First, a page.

Markets were roiled in the summer of 2011 as lawmakers haggled over an increase to the debt limit. The dispute cost the U.S. its AAA ranking from the credit-rating firm Standard and Poor's.
The U.S. fiscal crisis is still the biggest single individual risk facing investors, with 37 percent of investors naming it as the biggest worry, according to a survey of fund managers published by Bank of America Merrill Lynch Tuesday. The European debt crisis was cited as the biggest concern by 23 percent of those polled and a “hard landing” for the Chinese economy was third on the list with 12 percent.
Apple fell $15.83, or 3.2 percent, to $485.92, closing below $500 for the first time in almost a year. Apple slumped 3.6 percent Monday on concern that demand for its iPhone 5 is slowing. Nomura analysts today lowered their target price for the stock to $530 from $660 and cut their estimates for iPhone sales this year.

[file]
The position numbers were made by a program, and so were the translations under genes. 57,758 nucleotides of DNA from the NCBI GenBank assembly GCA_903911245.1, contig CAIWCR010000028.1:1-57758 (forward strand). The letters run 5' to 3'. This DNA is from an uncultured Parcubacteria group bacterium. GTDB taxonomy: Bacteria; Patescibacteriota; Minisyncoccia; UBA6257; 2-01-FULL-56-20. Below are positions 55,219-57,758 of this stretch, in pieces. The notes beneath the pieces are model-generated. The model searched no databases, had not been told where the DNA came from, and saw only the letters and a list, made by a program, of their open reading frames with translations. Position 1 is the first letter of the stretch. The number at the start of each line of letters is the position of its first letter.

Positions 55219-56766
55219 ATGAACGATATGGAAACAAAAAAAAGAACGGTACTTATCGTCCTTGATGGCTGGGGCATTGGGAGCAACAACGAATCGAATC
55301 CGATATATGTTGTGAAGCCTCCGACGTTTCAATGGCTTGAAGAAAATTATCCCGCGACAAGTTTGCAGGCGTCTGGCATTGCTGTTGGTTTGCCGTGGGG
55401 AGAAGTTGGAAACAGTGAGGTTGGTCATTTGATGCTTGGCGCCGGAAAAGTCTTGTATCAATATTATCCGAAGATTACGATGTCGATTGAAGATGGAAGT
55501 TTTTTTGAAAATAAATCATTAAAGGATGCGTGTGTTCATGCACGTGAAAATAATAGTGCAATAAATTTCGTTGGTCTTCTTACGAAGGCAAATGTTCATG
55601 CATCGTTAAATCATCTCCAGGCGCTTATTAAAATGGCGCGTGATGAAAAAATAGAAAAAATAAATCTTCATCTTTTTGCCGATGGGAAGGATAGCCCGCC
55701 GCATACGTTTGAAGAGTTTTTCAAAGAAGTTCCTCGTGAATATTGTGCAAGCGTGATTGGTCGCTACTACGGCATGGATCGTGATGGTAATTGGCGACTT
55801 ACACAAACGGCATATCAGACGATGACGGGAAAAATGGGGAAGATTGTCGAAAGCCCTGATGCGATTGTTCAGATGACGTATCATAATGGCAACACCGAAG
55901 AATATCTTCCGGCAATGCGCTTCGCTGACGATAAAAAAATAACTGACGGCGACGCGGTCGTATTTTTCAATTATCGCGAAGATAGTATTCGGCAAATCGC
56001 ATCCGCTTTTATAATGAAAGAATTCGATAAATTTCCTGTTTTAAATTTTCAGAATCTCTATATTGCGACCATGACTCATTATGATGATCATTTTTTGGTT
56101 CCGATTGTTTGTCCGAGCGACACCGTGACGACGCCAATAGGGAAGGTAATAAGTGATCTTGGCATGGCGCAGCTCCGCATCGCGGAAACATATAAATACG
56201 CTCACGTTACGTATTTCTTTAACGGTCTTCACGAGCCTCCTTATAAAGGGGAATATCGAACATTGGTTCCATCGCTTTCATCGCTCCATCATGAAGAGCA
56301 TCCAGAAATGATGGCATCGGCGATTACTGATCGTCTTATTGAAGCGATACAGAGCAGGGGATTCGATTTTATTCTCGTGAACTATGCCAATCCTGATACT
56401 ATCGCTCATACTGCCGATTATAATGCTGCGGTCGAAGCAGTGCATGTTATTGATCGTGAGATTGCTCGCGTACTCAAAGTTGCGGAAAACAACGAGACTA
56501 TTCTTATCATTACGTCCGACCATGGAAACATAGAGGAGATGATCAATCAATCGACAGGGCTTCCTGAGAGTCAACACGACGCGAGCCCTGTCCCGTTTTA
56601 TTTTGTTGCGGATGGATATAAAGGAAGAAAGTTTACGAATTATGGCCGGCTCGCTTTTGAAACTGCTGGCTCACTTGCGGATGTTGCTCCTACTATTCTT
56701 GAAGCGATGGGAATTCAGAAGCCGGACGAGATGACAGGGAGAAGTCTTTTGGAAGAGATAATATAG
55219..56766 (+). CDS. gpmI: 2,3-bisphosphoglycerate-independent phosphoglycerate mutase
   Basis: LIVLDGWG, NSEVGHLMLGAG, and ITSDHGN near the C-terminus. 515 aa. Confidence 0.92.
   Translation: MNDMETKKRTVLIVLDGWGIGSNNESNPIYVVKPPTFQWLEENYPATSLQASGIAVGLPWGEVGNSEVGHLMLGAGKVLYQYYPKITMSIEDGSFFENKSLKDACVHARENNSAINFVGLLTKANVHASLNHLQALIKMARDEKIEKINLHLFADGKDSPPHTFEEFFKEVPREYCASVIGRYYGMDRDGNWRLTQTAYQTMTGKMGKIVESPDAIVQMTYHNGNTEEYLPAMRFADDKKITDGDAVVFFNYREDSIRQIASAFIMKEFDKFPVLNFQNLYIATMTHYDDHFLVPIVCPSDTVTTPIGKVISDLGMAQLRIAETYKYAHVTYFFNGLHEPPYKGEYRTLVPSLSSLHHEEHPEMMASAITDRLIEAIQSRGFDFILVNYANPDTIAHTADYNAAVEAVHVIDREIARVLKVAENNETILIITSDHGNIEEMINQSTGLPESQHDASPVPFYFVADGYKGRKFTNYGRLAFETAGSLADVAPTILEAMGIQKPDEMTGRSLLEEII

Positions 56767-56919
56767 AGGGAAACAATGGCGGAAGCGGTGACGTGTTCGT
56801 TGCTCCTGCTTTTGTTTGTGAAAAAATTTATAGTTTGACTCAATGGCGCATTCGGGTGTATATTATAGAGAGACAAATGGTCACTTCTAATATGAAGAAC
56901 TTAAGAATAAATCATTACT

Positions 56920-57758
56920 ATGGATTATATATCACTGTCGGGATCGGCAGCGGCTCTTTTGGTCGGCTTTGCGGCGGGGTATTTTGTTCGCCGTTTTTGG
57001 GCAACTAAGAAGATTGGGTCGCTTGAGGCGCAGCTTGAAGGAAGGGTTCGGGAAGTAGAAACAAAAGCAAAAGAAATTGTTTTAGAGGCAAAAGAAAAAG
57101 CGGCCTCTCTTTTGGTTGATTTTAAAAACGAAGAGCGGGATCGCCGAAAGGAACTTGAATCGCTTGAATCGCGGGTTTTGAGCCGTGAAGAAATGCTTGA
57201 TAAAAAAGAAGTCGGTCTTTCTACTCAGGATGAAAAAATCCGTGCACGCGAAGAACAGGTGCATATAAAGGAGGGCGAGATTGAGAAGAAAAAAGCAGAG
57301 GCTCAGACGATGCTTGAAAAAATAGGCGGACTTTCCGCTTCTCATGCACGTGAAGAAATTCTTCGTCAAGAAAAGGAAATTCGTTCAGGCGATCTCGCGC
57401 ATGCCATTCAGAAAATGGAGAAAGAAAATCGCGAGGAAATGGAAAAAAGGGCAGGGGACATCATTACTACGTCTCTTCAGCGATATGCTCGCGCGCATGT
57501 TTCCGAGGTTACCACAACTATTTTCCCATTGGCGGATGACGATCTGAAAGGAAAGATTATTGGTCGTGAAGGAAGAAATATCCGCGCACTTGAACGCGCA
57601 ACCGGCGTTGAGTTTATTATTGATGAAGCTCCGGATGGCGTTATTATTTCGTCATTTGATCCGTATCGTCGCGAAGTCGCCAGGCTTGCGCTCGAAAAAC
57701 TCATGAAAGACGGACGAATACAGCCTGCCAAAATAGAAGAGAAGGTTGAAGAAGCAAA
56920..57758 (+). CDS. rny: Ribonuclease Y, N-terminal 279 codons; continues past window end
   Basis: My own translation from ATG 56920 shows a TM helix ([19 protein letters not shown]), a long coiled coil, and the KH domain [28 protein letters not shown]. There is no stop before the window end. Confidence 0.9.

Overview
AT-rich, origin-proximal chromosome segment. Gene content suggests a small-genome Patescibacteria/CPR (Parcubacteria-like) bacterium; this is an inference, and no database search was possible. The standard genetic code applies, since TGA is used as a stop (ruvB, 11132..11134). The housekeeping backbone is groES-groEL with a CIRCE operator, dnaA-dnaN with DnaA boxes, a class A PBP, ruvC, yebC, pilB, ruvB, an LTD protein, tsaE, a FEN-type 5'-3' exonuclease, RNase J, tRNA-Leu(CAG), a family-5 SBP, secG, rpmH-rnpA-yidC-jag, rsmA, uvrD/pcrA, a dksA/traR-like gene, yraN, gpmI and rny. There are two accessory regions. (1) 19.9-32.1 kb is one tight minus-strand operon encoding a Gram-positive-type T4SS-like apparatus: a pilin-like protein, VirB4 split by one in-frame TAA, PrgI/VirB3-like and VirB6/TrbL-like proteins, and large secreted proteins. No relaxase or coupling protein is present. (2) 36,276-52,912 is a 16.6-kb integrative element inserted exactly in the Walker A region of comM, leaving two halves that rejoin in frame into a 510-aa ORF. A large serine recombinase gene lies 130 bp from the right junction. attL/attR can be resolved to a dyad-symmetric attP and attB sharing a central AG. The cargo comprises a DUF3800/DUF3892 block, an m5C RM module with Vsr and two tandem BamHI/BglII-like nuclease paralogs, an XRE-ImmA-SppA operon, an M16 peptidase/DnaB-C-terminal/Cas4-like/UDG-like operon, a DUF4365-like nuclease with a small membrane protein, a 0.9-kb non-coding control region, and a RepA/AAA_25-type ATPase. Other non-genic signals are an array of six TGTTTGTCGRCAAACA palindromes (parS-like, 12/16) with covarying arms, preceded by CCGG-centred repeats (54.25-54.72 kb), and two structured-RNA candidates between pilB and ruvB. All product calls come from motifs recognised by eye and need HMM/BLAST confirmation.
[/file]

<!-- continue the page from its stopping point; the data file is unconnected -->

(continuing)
Both the S&P 500 and the Dow are up on the year, having surged in the first week of January after lawmakers reached a last-minute budget deal to stop the economy going over the “cliff.” The agreement prevented a series of tax increases and spending cuts that could have pushed the U.S. economy back into recession, according to economists.
Optimism about the outlook for global growth has also boosted stocks.
The S&P 500 is up 3.2 percent this year. The 30-member Dow is up 3.3 percent since the start of 2013.
The yield on the 10-year Treasury note, which moves inversely to its price, was little changed at 1.84 percent.